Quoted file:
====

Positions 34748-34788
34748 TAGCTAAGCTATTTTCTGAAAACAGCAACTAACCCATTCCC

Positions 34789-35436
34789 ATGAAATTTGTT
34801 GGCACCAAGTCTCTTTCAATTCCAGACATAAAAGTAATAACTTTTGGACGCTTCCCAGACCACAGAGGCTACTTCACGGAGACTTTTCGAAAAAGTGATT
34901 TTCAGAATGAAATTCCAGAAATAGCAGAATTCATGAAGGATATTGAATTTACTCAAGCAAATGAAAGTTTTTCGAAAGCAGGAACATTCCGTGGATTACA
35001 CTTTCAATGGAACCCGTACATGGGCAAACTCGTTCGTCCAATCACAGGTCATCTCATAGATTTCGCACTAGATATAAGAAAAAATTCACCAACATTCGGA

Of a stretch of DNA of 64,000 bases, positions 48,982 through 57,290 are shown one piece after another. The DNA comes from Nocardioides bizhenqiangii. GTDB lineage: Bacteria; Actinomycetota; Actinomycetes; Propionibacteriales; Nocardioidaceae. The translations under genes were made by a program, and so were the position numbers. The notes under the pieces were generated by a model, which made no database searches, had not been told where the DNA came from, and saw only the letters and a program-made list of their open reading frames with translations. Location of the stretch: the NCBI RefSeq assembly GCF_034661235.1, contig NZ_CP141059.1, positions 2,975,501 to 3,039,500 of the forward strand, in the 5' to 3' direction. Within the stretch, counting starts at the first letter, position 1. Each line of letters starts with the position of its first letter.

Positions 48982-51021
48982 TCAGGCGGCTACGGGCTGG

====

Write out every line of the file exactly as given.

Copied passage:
Positions 34748-34788
34748 TAGCTAAGCTATTTTCTGAAAACAGCAACTAACCCATTCCC

Positions 34789-35436
34789 ATGAAATTTGTT
34801 GGCACCAAGTCTCTTTCAATTCCAGACATAAAAGTAATAACTTTTGGACGCTTCCCAGACCACAGAGGCTACTTCACGGAGACTTTTCGAAAAAGTGATT
34901 TTCAGAATGAAATTCCAGAAATAGCAGAATTCATGAAGGATATTGAATTTACTCAAGCAAATGAAAGTTTTTCGAAAGCAGGAACATTCCGTGGATTACA
35001 CTTTCAATGGAACCCGTACATGGGCAAACTCGTTCGTCCAATCACAGGTCATCTCATAGATTTCGCACTAGATATAAGAAAAAATTCACCAACATTCGGA

Of a stretch of DNA of 64,000 bases, positions 48,982 through 57,290 are shown one piece after another. The DNA comes from Nocardioides bizhenqiangii. GTDB lineage: Bacteria; Actinomycetota; Actinomycetes; Propionibacteriales; Nocardioidaceae. The translations under genes were made by a program, and so were the position numbers. The notes under the pieces were generated by a model, which made no database searches, had not been told where the DNA came from, and saw only the letters and a program-made list of their open reading frames with translations. Location of the stretch: the NCBI RefSeq assembly GCF_034661235.1, contig NZ_CP141059.1, positions 2,975,501 to 3,039,500 of the forward strand, in the 5' to 3' direction. Within the stretch, counting starts at the first letter, position 1. Each line of letters starts with the position of its first letter.

Positions 48982-51021
48982 TCAGGCGGCTACGGGCTGG